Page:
There is a rhythm to the whole thing. There is a pace. A mood. A feeling. A sense. You get to know the road. You know if there are bumps. You know if there are holes. You know how fast you can go. You how long you can keep up the pace. You know how to pace yourself. You know how much energy you have left. You know when a coffee might be a good thing. You know when there is something out there in the darkness with you, watching you. Such as a Tasmanian Devil, otherwise known as a Feral Hog. I had some run-ins with wild pigs that night, of which I will elaborate upon in the book that I am publishing of the adventure. They are powerful and devilish and they will attack!
One becomes keenly aware of one’s surroundings.
At night there are less distractions. There is no wind or sun to slow one down. Your heartbeat becomes the soundtrack for the adventure. Your breathing becomes the lifeblood and connection to the universe. It is an intense feeling to measure yourself against vast spatial distances involving the moon and the earth and the stars and clouds and the surface of the earth. The air and the fields all come together. This the closest I have come to the sensation of flight. Riding the bike at night with the lights off provides a hypnotizing gyration that is similar to self-propelled flying. The laws of gravity slip away in the night.
And it is only when all drugs have left your system. When the lungs are trained to take in vast quantities of oxygen. When the muscles can make easy use of the workout. When the mind is sufficiently resolved upon a task. When there is just enough risk and danger in the air. When one can feel himself snatching success from the jaws of defeat. That one gets that feeling such as I was experiencing that night.
It wouldn’t be appropriate for me to elaborate for too long upon these notions, but to put the idea out there.
I pulled into a gas station. Wamo, that was a quick 40 miles. Back on it. Wamo, another 25.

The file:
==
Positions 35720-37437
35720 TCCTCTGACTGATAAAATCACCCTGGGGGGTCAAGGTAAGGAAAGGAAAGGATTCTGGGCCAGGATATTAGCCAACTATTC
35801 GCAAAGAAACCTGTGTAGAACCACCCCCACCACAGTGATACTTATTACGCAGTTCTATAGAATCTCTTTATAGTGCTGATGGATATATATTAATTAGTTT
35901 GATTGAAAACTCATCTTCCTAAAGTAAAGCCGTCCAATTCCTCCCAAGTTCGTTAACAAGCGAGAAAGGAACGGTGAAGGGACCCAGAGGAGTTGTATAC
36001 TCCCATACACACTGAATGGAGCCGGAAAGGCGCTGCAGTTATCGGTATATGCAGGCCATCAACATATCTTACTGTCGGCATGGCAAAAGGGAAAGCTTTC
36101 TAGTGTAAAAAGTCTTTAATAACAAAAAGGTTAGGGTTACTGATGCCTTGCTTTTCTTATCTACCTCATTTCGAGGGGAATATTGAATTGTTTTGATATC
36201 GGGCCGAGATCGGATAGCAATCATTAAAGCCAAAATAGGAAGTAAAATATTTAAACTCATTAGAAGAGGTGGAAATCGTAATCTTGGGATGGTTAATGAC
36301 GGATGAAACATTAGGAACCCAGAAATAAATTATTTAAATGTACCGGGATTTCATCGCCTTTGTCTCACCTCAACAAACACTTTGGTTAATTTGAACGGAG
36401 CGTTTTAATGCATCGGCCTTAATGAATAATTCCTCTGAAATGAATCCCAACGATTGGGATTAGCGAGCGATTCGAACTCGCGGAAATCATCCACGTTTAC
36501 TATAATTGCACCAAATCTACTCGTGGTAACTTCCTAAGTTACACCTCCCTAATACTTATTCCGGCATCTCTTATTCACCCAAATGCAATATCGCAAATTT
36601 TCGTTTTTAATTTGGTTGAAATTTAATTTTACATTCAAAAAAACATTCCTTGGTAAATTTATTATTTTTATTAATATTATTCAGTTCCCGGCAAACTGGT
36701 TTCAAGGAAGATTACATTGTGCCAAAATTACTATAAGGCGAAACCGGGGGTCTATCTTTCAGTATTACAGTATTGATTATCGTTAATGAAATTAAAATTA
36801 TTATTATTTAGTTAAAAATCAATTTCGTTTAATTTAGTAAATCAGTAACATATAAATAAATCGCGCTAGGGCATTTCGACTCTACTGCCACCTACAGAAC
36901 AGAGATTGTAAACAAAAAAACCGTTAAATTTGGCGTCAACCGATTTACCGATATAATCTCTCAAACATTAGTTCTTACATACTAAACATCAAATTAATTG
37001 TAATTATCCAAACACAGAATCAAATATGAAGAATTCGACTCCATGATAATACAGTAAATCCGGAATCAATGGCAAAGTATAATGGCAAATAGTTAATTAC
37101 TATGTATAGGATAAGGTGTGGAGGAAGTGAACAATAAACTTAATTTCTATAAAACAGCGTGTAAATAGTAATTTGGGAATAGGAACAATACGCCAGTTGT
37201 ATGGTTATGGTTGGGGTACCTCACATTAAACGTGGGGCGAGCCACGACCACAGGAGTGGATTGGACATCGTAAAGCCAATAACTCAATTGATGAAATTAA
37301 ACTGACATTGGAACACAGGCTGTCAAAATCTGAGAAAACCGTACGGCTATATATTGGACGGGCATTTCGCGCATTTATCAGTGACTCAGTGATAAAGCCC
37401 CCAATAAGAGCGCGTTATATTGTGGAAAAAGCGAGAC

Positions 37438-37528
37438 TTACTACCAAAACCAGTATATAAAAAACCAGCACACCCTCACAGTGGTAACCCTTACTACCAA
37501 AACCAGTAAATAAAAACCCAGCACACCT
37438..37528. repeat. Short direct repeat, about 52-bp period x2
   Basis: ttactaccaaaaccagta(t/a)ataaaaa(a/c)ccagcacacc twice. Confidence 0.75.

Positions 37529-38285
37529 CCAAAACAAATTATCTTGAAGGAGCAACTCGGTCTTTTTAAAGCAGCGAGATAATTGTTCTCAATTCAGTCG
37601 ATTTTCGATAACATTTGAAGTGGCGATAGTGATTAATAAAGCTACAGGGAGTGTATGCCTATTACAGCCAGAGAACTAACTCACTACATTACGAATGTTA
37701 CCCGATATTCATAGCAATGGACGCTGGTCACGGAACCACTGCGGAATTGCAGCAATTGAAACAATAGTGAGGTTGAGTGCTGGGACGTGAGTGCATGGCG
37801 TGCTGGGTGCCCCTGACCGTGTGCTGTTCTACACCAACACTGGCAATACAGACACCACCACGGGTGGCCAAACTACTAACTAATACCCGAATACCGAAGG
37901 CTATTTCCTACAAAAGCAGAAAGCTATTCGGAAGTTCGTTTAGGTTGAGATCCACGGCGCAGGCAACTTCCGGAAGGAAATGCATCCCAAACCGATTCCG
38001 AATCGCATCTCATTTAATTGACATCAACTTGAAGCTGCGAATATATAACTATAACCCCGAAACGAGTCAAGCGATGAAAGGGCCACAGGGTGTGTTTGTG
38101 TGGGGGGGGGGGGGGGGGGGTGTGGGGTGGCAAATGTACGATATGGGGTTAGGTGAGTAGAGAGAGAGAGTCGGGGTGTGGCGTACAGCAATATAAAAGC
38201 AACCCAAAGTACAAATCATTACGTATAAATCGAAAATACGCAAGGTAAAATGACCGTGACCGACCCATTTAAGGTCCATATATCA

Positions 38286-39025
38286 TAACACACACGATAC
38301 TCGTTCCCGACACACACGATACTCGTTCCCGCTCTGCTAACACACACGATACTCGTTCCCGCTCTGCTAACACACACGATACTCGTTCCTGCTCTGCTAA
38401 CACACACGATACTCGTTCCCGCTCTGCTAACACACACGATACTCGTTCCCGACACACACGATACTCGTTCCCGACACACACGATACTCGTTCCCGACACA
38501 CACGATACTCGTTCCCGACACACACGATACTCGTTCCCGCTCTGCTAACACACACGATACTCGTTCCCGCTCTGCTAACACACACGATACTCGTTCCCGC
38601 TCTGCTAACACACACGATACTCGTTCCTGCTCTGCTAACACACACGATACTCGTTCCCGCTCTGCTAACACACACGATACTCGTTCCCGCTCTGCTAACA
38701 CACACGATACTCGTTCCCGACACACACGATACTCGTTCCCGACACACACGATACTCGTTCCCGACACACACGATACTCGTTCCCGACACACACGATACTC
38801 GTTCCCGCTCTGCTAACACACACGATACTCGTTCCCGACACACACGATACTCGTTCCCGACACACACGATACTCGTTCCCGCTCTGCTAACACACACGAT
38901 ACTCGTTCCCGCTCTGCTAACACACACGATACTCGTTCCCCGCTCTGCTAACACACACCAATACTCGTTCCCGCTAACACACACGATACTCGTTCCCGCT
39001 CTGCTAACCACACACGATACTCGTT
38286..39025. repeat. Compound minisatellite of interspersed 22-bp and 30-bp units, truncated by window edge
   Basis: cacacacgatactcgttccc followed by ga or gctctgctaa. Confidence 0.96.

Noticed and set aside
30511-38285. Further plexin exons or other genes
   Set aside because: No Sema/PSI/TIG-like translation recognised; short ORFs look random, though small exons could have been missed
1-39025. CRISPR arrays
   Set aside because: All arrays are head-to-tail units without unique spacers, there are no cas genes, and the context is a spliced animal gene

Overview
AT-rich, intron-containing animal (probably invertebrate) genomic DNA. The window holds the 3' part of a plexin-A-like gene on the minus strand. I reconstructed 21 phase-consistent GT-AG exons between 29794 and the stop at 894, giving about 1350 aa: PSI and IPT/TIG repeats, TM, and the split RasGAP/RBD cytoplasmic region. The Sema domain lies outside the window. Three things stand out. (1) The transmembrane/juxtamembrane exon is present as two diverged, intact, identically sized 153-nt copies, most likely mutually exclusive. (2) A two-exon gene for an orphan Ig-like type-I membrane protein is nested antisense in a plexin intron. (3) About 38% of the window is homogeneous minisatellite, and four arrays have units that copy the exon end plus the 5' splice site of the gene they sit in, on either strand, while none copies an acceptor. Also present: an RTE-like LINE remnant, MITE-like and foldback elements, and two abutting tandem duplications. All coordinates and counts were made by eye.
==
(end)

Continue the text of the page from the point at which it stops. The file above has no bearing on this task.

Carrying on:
I got to a town called Lakeville. This was my kind of town. The homes were very laid back. I could tell it was a kind of vacation spot for down-to-earth folks. I was getting a good feel for these types of things, like what kind of town I was in. I am happy to report that no two towns in America are the same. each town has an individual character. At night it can be difficult to discern but there are always the telltale giveaways. This town had no 25-hour gas station. That tells you something right there. There was a gas station at an intersection. I walked around the property looking for an outlet. The worst thing that could happen, in my situation, is that if my phone were to run out of battery power, I would be lost, until such time as that power could be restored. I was always on the lookout for a good place to charge up. I walked around to the back of the station and there was an outlet. There was a grassy patch of lawn right there. I was suddenly come over with the idea that I needed to lie down. I did so. I rested there for about 45 minutes and not one car drove by either of the streets I was at the corner of. That tells you something about a town as well. Do you feel comfortable lying down at a gas station at 3 in the morning in a town you have never been to or heard of? It tells you what a beautiful place America is. I got up at about 4 in the morning. It was time to move on.
Lakeville was such a nice town that I would love to return to, one day, specifically for its laid-back quality that would be awesome to see during the day. I calculated the mileage to a town called La Porte, which would be my staging ground for my assault on Indiana Dunes National park.
At this point, I had cleared more than a hundred miles that night and was still going strong. The nap had done me well.
I went up a little hill, over a small dale, and came upon a thickly wooded residential area. The smell of mint invaded my body, it was the most pleasant sweet smell I had ever experienced. I was in the woods now. No longer in open fields where I had spent most of the night. I had the feeling that the sun was just about to peekaboo out into the five o’clock morning. There was that very strange light early in the morning when shapes appear and disappear. Things morph out of the darkness and the world begins to wake up. The birds are very aware and respond to these moments before anyone or anything else.
All of the sudden the real Indiana was revealed to me. Indiana became the most interesting place I had ever seen or experienced. the earth was red. The hills and forests were breathtaking. I felt as though I had had the whole state to myself, as I had crossed it so completely by bicycle that night.